The U.S. Dollar is swinging within a half percent range against most major counterparts as markets digest both political and economic developments.
The last revision of Gross Domestic Product growth in the second quarter came in as expected at 2.0%, which is a significant slowdown from the 3.1% experienced in the first quarter. This gives ground to the argument by the Fed that trade concerns and in general a slowdown in global demand have had an impact, thus the need to consider easing measures and lowering of interest rates. However, the effect on the buck has not been negative and in the midst of doubtful markets, the greenback maintains its strength as a matter of being considered a stable asset.
Core Personal Consumption Expenditures (PCE), a preferred measure of inflation by the Fed, improved to 1.9% over the 1.7% expected. Personal Consumption, however, did come in slightly less than its estimate 4.7% at 4.6% instead. Trade concerns have not necessarily subsided after a World Trade Organization ruling on illegal subsidies to AirBus that prompted the U.S. to discuss the potential levy of tariffs on $8.0 billion worth of goods. Countermeasures may also come in the form of tariffs on American products going into Europe. These new costs to trade could come as soon as October. At the moment of writing, the buck started showing some weakening.
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The Euro has failed to materialize any major gains from turmoil in other regions as its weakening economy is under the spotlight. Recent statements from European Central Bank officials do suggest concern over the lack of improvement to German manufacturing, the ongoing contraction in Industrial Production, and the potential for recession going into next year.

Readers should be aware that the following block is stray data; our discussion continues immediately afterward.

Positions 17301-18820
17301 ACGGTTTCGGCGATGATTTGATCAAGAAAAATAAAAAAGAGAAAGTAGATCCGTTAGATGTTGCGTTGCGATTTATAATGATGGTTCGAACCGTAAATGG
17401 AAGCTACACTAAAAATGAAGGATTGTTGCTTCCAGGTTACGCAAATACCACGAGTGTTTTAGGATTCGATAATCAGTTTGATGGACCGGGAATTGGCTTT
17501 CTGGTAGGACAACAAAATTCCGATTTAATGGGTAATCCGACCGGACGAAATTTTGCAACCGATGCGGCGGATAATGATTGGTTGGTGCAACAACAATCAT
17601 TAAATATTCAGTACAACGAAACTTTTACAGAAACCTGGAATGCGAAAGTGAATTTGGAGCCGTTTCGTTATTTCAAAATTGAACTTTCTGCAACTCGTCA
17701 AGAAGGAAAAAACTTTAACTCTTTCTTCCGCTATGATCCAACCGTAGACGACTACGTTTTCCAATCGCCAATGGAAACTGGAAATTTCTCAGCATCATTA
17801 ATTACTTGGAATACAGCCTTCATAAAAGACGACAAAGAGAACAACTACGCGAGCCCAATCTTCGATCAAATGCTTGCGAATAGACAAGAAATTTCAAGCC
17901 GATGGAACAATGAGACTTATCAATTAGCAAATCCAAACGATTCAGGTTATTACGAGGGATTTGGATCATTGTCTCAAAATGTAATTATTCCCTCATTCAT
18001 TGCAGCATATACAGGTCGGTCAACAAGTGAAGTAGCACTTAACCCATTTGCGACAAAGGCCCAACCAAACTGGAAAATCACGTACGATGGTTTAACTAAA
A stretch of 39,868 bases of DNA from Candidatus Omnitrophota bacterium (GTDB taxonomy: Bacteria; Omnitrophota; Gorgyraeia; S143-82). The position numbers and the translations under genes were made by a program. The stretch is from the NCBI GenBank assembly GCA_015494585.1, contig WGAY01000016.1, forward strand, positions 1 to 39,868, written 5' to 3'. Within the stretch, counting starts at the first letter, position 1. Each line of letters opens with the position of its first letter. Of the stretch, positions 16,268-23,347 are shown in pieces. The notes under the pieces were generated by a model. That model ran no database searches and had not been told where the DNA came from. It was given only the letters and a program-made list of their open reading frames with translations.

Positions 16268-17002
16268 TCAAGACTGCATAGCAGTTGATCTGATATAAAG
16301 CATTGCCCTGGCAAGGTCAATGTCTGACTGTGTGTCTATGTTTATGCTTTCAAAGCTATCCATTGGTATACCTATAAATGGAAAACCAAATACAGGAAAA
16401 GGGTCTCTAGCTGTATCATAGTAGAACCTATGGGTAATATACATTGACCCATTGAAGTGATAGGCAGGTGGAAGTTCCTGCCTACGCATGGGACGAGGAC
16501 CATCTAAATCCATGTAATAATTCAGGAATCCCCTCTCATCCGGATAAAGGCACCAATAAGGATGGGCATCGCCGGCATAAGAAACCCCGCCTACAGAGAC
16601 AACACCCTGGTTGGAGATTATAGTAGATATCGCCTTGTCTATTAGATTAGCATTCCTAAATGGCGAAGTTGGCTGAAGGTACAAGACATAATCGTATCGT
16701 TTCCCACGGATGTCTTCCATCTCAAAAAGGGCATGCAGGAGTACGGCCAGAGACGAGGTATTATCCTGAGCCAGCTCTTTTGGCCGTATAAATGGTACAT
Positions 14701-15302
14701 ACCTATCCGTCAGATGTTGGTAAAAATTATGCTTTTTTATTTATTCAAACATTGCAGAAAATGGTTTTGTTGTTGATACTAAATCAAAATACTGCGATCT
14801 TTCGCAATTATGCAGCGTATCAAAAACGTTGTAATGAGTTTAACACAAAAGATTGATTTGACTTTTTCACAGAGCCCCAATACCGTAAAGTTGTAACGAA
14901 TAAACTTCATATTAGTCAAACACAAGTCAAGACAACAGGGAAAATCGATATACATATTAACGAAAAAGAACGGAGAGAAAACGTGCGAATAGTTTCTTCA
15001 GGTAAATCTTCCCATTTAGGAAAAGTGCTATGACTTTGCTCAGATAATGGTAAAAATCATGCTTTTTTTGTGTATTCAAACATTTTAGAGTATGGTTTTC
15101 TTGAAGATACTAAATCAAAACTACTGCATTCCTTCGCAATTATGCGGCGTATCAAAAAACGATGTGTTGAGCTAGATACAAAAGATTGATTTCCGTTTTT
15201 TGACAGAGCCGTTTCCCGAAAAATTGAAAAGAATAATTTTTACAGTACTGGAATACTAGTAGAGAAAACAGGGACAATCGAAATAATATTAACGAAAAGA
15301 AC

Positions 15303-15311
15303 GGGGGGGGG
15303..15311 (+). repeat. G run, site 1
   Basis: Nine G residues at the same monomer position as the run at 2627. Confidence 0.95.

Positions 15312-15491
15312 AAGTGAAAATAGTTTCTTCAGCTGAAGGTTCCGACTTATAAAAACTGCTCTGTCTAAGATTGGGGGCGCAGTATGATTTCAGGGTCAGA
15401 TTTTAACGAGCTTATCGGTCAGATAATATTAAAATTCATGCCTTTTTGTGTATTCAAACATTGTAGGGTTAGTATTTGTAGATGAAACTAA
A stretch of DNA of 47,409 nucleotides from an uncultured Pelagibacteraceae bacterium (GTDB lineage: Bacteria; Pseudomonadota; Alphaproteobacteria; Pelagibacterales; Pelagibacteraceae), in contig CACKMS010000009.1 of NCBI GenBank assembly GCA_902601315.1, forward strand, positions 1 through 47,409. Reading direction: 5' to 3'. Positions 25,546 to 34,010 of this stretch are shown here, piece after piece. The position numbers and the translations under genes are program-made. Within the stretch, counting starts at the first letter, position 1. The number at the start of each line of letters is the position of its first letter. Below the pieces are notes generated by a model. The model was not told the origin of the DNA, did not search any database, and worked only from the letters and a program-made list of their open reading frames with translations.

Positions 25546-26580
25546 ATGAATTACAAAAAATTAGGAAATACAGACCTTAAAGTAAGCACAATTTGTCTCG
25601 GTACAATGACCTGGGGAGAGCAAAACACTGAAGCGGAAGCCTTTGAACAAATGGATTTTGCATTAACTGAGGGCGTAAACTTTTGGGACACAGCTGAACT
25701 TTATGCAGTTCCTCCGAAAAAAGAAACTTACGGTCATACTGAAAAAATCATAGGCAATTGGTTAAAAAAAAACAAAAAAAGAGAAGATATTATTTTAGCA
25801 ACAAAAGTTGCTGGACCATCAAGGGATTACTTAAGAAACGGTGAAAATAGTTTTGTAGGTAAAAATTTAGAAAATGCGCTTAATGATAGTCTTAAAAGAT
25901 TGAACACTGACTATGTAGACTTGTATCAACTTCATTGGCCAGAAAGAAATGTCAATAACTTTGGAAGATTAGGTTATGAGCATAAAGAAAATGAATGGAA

The WTO ruling only added to worries over barriers to trade that had been diminished for a while. Subsidizing companies to the point where it compromises fair competition is clearly a violation, but with AirBus it is an even bigger deal. The ruling will clearly state the committee’s findings on September 30th when it will be fully available.
The Pound did not find support after Parliament’s comeback since the discourse with the current government only got more heated. Indeed, the words thrown at each other got so harsh at times to a point where the Labour Leader Jeremy Corbyn asked Speaker of the House of Commons John Bercow to call for a gathering of party leaders to form a joint statement against abusive language.
Prime Minister Boris Johnson is adamant that his plan to follow through with Brexit at the October 31st deadline move forward and there is such toxicity in Parliament that they may not even agree on when or if to have elections. The unfortunate state of affairs only creates uncertainty without any deal yet accepted or clear political direction.